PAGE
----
So, The Classical has reached its funding target. As we prepare to
blow the lot on fine cheeses and rare 7" singles we'll buy but never actually listen to, before working out another Kickstarter pitch get the site started, we thank those who donated, spread the word, or psychically willed us to succeed.
At the moment, some fellow Classicists are over at Deadspin, discussing in the demotic American tongue the National Series: a based-ball competition of such repute that even I know of it. This year's Autumn Classical is a repeat of last year's epic struggle between the fearsome base-scoring machine of the Oklahoma Polar Bears and the fearsome base-preventing machine of the Tallahassee Wowz (formerly the Tallahassee Wowzer, formerly the Tallahassee Wowdoggzz, formerly the Kentucky Jolly Cowboys). The Polars stormed to victory in the Duke of Wellington Conference, defeating the venerable Virginia Based-Ballers in the Based Bowl by 89 bases to 2. Meanwhile, the Wowz claimed the Philadelphia Hot Jackets as their victims in the dramatic deciding rubber of the Dick's Sporting Goods Division of Glory. The aggregate score in the two-legged affair was tied at 5.2 bases each, and the extra third innings failed to separate the sides. The decision thus went to the panel of judges: fifteen-time All-Star Jimmy "Fingers" Jones, eighteen-time National Series loser Harry "Thumbs" Kopaszewski, and star of TV's Who's the Boss? Tony Danza. After their deliberations, they decreed that the Wowz's sliding had been considerably more awesome than that of the Hotsies, and awarded Tallahassee the pennant (the trophy having been stolen the previous day). The Wowz celebrated with the traditional mass brawl. Watch out in the Nationalies for Terence Lovely VI, their mighty short-step: he bowled one of the all-time great strikes against the Buffalo Assclowns in game 19 of the 2007 Snapple Division of Glory repechage round, a feat people won't shut the fuck up about to this day.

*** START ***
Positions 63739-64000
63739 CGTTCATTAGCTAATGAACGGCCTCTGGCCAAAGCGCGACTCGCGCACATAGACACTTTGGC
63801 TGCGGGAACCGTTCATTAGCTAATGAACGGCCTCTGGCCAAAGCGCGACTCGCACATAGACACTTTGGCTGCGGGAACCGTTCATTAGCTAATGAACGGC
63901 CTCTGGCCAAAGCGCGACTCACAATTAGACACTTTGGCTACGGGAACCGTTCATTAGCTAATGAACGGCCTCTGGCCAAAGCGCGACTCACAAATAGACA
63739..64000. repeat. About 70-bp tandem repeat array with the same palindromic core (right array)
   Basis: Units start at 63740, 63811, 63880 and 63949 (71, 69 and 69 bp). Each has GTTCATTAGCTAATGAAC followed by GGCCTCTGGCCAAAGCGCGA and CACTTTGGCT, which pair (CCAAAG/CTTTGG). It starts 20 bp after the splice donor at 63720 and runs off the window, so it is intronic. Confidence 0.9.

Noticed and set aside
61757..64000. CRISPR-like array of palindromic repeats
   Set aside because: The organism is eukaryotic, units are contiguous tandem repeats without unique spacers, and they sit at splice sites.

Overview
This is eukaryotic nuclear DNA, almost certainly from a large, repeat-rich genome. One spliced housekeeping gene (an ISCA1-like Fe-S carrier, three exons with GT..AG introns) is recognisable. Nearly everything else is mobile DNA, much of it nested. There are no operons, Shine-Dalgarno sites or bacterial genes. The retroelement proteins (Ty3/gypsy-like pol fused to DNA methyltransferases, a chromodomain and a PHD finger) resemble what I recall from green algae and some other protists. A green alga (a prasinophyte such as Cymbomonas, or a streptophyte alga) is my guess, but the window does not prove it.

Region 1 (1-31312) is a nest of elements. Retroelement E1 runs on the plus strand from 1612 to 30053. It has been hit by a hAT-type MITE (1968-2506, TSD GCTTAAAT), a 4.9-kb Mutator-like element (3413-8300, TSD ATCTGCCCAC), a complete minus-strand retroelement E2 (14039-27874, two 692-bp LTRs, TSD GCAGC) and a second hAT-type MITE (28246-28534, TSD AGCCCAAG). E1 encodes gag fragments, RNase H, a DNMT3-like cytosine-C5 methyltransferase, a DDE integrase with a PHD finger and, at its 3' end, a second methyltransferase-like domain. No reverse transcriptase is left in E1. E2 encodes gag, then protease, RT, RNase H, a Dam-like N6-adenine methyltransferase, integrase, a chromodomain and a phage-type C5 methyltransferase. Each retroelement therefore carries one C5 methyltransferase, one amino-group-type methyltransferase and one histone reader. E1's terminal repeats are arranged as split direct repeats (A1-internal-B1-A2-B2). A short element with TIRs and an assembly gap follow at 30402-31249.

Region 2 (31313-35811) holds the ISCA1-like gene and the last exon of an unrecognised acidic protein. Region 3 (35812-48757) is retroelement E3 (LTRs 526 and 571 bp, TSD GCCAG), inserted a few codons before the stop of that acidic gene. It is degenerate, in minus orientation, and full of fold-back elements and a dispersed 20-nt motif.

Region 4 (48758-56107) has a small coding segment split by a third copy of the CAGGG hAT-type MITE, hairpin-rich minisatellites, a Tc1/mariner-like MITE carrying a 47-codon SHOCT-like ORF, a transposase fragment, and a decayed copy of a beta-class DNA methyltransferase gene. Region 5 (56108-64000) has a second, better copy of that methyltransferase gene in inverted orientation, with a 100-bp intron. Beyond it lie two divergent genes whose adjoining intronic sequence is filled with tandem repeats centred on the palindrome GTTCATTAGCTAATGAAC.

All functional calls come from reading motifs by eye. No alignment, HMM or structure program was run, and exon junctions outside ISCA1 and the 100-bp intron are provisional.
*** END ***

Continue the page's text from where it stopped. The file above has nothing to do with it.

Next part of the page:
In other news...
Last year, we joined in with the Ravenscroft commemoration fest Keeping It Peel, and we're doing it again this year. It's next Tuesday, and we'll most likely be posting way too many Peel session tracks and various other stuff. If you want to take part, go here.
Webbie, the footballomusical expert behind Keeping It Peel, has made it a year-round concern with a series of Peel-related podcasts. I had the honour of selecting the choons for a Half Man Half Biscuit pod. Even better was the HMHB playlist chosen by Danny Last of European Football Weekends. And there's more where that came from. Go see!
Which leads us on to the happy news that, for the first time in the wretched history of this place, a new Half Man Half Biscuit album has been released!(!!!!!) It's called 90 Bisodol (Crimond), and don't even try guessing how good it is. God knows what the korfball enthusiasts will make of it, though. Above is the Marc Riley session version of one of its tracks, "Tommy Walsh's Eco House". Three verses, three deaths: can't say fairer than that.
Taylor Parkes, who you may know from When Saturday Comes and elsewhere, has written a great piece at The Quietus on Half Man Half Biscuit. Any article on HMHB which acknowledges that there's something more to them than slagging off Una Stubbs is already doing better than average, but Parkes nails the essence of the band better than anyone else has. Last year, also at The Quietus, he wrote a terrific piece on Mark E Smith as a narrative lyric writer. We want to write things like that when we grow up.
You'll be relieved to know (Nigel Blackwell must read the HMHB Lyrics Project) that the embarrassing error in the Riley version of "Left Lyrics in the Practice Room" by which reference is made to "Martin" Poom has been corrected on the album. Phew!
Speaking of which, Ireland play Estonia in next month's Euro 2012 play-offs. Hurrah for us! But our qualifying campaign has left the royal us feeling a smidge uneasy. Indulge us for a few moments as we tell you why over at The Run of Play.
I have also cleared the way for my becoming a grumpy old man by waxing nostalgic for the days of mass three o'clock kick-offs in English football over at TheScore's Footy Blog, which is now under the stewardship of old friend and, if I recall correctly, third ever SIATVS reader, Richard Whittall.
All that, plus Elliott's post hereabouts this week, is enough to be getting on with, you greedy sods.